This was particularly evident, say residents, when animal control arrived last year to collect the fowl. No one seems to know who called the authorities, but nearly everyone on the block remembers that they came — and that they failed.
Sarah Pohlman, who now rents at the very house where the colony supposedly originated, remembers it well: Hearing the chickens in the underbrush of a vacant lot, she says, the authorities began cutting the grass and proceeding forward.”But they forgot that chickens can fly,” says Pohlman. “When they got to the back they were like, oh … where’s the chickens?”
Chris Marshall, who lives a few doors down, remembers it, too. “They had little cages and they were chasing them and kind of laughing the whole time, because they obviously never dealt with that before,” he recalls. “And the chickens were kind of winning.”
“[Animal Control] took like 15,” says Antonio Sr. “But now there are many again.” For some, the growing chicken population on Pierce Street is at best an annoyance.
“I have very mixed feelings about them,” admits Pohlman, who’s lived on the block for about two years. “They’re novel and they make it feel less like a city. But they are smelly and they do crow about every seven seconds in the mornings.”
Marshall, another relative newcomer to the block who has in the past called authorities about the birds, has his own reservations.
The “worst it ever got,” he says, is when a hen refused to leave her eggs, which she had laid in his yard. “I sprayed a hose at her and she wouldn’t move. Maybe I’m a mean person, but I got a stick and said, ‘I’ll kill your babies!’ I destroyed her eggs and she finally got up after that. But that was after trying hard to get her to leave.”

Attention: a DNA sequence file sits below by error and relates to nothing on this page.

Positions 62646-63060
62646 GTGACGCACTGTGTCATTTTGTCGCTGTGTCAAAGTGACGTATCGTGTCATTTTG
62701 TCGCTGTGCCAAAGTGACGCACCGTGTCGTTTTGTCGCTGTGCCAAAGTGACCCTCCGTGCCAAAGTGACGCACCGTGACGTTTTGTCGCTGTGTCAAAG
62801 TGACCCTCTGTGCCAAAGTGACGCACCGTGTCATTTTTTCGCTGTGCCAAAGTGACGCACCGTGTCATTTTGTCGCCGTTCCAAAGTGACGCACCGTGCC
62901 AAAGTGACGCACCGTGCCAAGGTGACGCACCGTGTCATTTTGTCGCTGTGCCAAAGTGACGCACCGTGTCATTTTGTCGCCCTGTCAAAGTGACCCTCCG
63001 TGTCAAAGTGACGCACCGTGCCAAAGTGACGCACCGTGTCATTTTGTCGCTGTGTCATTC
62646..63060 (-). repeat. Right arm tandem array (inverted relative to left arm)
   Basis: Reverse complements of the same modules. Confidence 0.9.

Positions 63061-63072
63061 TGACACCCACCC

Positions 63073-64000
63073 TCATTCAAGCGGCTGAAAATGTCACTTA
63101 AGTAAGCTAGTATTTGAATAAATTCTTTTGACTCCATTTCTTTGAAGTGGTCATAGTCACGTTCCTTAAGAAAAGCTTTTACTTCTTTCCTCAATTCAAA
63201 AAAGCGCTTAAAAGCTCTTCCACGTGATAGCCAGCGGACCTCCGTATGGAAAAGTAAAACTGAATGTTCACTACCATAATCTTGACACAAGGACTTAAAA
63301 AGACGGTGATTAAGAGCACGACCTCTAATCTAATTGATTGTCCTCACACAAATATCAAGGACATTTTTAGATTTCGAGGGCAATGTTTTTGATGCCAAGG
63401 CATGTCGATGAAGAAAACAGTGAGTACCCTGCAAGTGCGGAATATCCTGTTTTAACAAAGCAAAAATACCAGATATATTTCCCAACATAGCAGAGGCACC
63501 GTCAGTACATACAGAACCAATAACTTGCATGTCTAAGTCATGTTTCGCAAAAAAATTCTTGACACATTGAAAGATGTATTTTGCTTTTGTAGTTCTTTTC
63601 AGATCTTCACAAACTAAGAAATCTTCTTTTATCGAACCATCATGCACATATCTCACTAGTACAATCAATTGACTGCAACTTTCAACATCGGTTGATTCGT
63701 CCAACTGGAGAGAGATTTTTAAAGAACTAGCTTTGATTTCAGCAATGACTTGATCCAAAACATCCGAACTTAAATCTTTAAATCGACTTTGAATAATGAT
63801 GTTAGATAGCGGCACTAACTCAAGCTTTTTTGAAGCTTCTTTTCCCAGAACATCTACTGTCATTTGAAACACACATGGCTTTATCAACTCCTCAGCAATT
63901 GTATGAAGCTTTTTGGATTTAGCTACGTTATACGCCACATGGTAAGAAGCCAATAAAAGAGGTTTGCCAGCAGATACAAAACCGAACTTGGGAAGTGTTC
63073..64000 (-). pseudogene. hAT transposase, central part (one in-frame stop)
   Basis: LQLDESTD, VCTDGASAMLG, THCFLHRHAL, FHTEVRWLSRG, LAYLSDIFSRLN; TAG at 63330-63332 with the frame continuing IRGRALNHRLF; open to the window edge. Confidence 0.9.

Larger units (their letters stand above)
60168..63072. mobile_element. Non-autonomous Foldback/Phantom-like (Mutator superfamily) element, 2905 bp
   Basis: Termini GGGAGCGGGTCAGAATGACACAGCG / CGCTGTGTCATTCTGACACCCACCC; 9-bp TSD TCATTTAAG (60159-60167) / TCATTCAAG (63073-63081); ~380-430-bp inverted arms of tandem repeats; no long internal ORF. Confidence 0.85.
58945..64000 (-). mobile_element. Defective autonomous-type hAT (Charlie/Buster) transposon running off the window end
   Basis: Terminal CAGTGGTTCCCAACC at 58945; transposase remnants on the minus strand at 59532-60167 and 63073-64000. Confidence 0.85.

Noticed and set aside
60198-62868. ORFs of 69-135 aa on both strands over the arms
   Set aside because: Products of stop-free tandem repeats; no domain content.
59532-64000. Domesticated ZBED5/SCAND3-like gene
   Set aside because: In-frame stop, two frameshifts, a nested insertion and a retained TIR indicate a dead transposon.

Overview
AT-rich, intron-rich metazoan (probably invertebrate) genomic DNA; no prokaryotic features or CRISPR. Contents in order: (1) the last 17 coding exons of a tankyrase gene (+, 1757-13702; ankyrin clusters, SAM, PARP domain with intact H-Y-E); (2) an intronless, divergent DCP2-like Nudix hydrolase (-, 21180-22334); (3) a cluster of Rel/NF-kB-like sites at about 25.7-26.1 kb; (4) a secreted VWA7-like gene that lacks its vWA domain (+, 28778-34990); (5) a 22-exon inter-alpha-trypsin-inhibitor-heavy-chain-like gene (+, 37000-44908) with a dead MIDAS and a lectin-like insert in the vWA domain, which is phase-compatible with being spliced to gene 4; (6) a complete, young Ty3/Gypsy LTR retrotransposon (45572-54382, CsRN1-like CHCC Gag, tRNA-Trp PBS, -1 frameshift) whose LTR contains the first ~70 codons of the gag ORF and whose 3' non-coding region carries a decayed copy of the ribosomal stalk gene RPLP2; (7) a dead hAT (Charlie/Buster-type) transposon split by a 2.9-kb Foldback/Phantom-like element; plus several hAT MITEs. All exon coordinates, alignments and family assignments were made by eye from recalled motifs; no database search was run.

Kim Wolf, public relations specialist for the Pennsylvania SPCA, which currently holds the contract for Philadelphia animal control, says that most of the agency’s poultry-related calls involve animals being kept by individuals, which she says is illegal.”But we do encounter chickens who have escaped from captivity and are living in a neighborhood,” Wolf says. “It doesn’t happen often, but when it does happen we respond and attempt to capture them.”
“It depends on how feral the chickens are,” she adds. “They can be very hard to catch.”
Once the birds are caught, says Wolf, the agency works with local farms to try and “re-home” them. “There are actually a lot of options for re-homing chickens,” she says, but “there are fewer options for re-homing roosters.”
Meanwhile, it’s not at all clear that residents on the block want anything of the sort. Take Keo Lo, a longtime resident originally from Cambodia, who admits the chickens have more or less occupied her backyard. “I can’t go back there, there’s too many of them!” she says. But she likes them — they’re her alarm clock, for one thing (“When it’s a rainy day, you don’t wake up,” she laughs). More importantly, her kids like them.
“I’m used to them,” says Lemwannd Loet, 14. “If they weren’t there, I’d feel weird.”
Indeed, almost everyone I talked to on the diverse block — from whites to African-Americans to Cambodians, Mexicans and Puerto Ricans — expressed a kind of live-and-let-live tolerance for the chickens.
Even some of the old-timers, who have lived in the neighborhood their whole lives, seem remarkably laissez-faireabout the whole thing.
“I don’t mind ’em,” says Freddie Reitano, an Italian-American resident who moved to his house on Watkins in the mid-1950s (hauling his things by horse and carriage, he says).
“As long as nobody complains, it’s OK with me. I got a rabbit downstairs. I’m an animal lover myself.”
© Philadelphia City Paper